Print Project Proposal: Art History in the Digital Age

While researching for potential ideas for this proposal, I stumbled upon an interesting WordPress website titled “Artists’ Studio Archives: Practical Strategies for Artists, Archivists, Librarians, and Museum Curators to Collect and Preserve Artists’ Archives.” One particular piece posted on the site led me to the Getty Scholar’s Workspace, which not only provides tools that make art history accessible online but also serves as a platform to view and interact with current and past digital art history projects.

This initiative—and the subfield of digital art history in and of itself—are relatively new undertakings. So, for this project, I would be interested in analyzing how the Getty Research Institute supports the ongoing work of art history scholars through digital means, and, by extension, how this work is contributing to an increased, diversified presence of art history online.

In the Institute’s own words, “The Digital Art History team at the Getty Research Institute sponsors and advises collaborative art-historical research and publication projects that facilitate access to and analysis of digitized objects, particularly those in the Institute’s collections…Critical to these projects is the development of innovative working methods and technological tools that can be adopted by the broader art-historical and cultural heritage communities.”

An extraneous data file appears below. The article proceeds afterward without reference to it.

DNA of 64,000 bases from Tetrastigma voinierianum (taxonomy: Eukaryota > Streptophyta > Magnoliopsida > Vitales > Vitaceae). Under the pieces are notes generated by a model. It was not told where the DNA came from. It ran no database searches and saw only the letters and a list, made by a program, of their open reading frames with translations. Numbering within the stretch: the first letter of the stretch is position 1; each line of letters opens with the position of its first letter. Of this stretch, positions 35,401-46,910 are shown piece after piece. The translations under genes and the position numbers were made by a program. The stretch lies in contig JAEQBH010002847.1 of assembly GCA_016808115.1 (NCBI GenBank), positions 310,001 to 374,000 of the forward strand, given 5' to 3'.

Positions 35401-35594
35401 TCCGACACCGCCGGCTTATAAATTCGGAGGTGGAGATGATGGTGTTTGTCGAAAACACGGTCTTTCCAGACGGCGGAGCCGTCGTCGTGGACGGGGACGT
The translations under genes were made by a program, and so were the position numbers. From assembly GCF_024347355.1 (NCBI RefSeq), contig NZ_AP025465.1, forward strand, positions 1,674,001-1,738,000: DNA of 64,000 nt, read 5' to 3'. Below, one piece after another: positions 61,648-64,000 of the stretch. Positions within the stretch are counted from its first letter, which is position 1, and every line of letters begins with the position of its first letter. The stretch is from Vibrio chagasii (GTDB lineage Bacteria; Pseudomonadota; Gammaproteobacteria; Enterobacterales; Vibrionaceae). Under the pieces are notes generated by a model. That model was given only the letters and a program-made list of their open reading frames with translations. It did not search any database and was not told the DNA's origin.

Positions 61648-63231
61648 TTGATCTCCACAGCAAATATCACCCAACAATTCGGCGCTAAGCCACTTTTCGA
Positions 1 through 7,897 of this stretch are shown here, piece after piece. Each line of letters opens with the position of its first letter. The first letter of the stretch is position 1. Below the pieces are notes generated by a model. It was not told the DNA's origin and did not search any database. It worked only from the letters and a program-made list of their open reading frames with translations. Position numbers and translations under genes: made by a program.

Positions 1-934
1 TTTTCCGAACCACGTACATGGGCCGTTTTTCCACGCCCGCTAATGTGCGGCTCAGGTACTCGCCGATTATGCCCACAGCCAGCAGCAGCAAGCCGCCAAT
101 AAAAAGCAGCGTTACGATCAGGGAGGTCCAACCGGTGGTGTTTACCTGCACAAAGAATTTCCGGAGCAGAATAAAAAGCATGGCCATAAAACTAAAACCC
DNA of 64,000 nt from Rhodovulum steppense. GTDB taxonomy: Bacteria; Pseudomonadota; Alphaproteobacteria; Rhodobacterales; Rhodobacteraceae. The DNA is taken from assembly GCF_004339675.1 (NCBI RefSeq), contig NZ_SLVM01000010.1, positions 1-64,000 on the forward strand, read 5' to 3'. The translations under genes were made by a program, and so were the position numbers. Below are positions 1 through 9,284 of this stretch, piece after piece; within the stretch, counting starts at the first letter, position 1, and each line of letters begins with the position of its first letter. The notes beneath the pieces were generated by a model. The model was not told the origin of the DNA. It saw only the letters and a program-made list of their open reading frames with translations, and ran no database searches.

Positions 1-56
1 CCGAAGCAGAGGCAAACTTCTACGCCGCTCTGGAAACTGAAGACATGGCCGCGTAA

Current and past projects on the Institute’s site demonstrate incredible breadth, ranging from a study of Latin American modern artist Alfredo Boulton to an examination of the origins of the Bauhaus school of art and design. The Institute provides links to specific “outcomes” of each project, which are typically workshops, exhibitions, programs, and/or publications. My print project would take advantage of this unique aspect of the site through targeted analyses of projects and the perceived impact of their “outcomes.”

“Bauhaus Beginnings” is an active project of the Getty Research Institute. Below the project description, you can explore outcomes and related materials.

Additionally (per Dr. Owens’ recommendation), these analyses would incorporate relevant reports and papers to compare GRI’s projects to the current standards/expectations of the field. The Getty Foundation & Samuel H. Kress Foundation’s “Art History in Digital Dimensions: The White Paper,” for example, lays out some of the key issues Digital Art History faces and proposes recommendations to address them. These major concerns include: sustainability, diversity, valuing translators, training, and audience, among others. Each and every project listed on GRI’s site can be evaluated on the basis of at least one or two of these terms; thus providing critical context to answer the question: how do the Getty Research Institute’s Digital Art History projects and initiatives contribute to the growth and continued salience of the field?

2 Replies to “Print Project Proposal: Art History in the Digital Age”

  1. I absolutely love that you’re focusing in on art history! As someone who studied it in undergrad (and was one class away from a major), I truly appreciate you asking these questions about how art history and digital history can mix and critiquing it. This field is so new and has so many possibilities as your case study states of opening to new communities. I feel that the art history community “gate keeps” their things and digital history can burst through those golden gates so easily.